Yet it could be time for emerging markets to outperform and emerging market value, which in particular has had dismal performance. The SPDR S&P Emerging Markets Dividend ETF (EDIV) performed in the bottom fifth percentile over the past five years and the bottom one percentile over the past year. It’s an extremely value-oriented fund.
Last year, emerging market returns of 15.3% still lagged the U.S. at 21.0%, using VWO and VTI total-return numbers. As of February 10 of this year, VWO has clocked in a 10.8% return versus only 5.8% for VTI. It might be a short-term blip or the beginning of a seven-to-10-year period of outperformance. But EDIV again underperformed with a 5.0% return, which is less than half the return of emerging markets as a whole and slightly lower than U.S. stocks.
How to Invest in emerging markets
I believe in emerging market stocks but not enough to overweight them as part of the portfolio in international stocks. I prefer a total-international stock index fund that includes emerging markets.
But you or your clients may not agree. The core and explore philosophy states that large-cap U.S. stocks are an efficient market but small cap, international, and especially emerging markets aren’t. Thus it’s okay to pay a bit more for an active manager.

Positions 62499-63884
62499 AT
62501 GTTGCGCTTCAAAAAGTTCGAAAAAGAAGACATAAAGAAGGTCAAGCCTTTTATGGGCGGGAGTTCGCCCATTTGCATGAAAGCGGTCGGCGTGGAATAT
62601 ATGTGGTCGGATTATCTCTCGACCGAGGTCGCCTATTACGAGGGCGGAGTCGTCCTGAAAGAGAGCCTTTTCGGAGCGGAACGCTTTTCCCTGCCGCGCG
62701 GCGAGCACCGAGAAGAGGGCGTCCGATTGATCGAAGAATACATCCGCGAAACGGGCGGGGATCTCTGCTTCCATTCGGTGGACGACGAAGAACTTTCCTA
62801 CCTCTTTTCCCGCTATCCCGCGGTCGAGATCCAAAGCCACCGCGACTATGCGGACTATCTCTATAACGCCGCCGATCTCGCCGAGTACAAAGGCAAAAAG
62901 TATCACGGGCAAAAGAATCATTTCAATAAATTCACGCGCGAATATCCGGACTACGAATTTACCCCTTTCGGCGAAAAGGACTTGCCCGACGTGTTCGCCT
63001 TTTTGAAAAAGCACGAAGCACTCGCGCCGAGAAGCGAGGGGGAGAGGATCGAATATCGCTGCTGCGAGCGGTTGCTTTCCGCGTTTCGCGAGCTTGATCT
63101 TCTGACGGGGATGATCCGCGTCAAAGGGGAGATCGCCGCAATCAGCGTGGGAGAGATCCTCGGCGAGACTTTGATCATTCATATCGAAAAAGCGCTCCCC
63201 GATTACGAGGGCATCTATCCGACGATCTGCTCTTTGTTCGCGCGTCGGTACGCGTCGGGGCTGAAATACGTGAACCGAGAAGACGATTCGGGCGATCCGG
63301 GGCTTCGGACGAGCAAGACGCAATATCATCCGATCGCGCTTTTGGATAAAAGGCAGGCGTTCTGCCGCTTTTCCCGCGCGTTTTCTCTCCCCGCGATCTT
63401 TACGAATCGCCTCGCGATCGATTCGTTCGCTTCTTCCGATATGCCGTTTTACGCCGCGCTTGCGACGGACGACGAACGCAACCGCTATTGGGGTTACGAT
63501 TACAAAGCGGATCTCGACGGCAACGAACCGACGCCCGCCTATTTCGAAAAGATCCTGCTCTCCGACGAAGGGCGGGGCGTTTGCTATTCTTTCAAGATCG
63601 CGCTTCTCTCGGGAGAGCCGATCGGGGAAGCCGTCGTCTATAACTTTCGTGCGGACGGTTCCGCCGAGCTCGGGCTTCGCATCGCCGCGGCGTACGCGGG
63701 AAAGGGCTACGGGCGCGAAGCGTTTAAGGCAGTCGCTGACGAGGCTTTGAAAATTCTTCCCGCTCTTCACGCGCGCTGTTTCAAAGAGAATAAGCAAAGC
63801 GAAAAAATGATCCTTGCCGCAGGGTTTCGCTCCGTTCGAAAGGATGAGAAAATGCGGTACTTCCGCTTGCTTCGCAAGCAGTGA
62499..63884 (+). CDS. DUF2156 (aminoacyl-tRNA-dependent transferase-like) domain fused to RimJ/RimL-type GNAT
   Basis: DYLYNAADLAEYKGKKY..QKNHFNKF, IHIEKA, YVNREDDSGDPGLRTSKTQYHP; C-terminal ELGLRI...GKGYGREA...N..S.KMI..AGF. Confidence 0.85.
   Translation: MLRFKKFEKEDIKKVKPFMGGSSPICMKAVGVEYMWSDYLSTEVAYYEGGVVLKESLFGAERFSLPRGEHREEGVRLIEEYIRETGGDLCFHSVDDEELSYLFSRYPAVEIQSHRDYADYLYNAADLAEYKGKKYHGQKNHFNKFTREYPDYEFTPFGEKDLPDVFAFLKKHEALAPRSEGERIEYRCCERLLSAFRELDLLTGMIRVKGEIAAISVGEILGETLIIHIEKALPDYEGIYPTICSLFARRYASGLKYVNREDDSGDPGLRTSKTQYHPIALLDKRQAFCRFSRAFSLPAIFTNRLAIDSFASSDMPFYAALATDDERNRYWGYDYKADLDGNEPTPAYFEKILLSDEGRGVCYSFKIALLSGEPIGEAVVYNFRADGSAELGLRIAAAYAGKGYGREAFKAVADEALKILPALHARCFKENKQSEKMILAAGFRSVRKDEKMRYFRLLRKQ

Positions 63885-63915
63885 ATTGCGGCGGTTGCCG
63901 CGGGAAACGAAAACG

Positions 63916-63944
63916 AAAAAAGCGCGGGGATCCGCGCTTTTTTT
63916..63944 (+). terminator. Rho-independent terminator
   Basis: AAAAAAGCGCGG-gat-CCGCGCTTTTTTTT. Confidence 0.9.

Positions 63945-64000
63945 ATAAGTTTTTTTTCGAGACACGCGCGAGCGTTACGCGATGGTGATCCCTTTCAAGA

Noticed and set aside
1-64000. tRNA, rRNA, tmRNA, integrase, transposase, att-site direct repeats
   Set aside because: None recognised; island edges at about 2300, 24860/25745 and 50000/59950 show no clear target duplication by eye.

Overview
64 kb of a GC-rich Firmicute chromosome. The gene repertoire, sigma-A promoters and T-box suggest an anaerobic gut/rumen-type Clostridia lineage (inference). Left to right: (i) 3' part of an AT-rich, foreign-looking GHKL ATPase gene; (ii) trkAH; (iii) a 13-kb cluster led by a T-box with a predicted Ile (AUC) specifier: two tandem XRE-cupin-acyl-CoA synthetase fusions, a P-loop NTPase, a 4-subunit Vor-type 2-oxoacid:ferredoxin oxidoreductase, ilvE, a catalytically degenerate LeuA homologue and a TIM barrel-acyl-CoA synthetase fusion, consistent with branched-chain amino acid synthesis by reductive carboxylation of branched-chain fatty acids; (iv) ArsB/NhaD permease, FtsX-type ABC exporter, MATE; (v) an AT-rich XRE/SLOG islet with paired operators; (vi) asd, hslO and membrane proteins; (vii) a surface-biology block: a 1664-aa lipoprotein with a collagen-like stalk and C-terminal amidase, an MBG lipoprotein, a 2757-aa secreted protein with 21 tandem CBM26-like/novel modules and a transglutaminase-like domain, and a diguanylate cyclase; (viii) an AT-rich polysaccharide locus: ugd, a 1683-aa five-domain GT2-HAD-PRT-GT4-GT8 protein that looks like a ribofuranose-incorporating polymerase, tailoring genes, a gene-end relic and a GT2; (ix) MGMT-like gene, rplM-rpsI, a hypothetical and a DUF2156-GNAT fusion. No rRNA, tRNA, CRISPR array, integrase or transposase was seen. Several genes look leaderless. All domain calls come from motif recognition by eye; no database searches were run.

I’ve always rejected this argument and I’ll explain why in a bit. William Sharpe’s arithmetic of active management states that:
If "active" and "passive" management styles are defined in sensible ways, it must be the case that:
- before costs, the return on the average actively managed dollar will equal the return on the average passively managed dollar; and
- after costs, the return on the average actively managed dollar will be less than the return on the average passively managed dollar.
These assertions hold for any time period. Moreover, they depend only on the laws of addition, subtraction, multiplication and division. Nothing else is required.
You can see this play out in looking at the Vanguard Small Cap Index fund (VB) which, according to Morningstar, has performed in the top seventh percentile of its peers in the last five years and the top fourth percentile over 15. Adjusting for survivor bias, performance was even stronger.
I fully expected to see similar data for emerging markets. I was wrong. The Vanguard VWO fund performed in the 58th percentile over 10 years and 55th over 15 years. Both were slightly below average. The data did not support my hypothesis. Darn it!
I looked into the Morningstar peer-group benchmarks for diversified emerging market funds. The top-performing fund over the last decade was the American Funds New World R5 (RNWFX), which earned 8.22% annually over the last 10 years ending February 5, 2001. That nearly doubled the 4.19% of the Vanguard Emerging Markets ETF (VWO). I examined the current portfolio of the American Fund and found it was comprised of:
- Nearly 20% U.S. stocks;
- Microsoft was its single largest holding; and
- Nearly 26% international-developed stocks.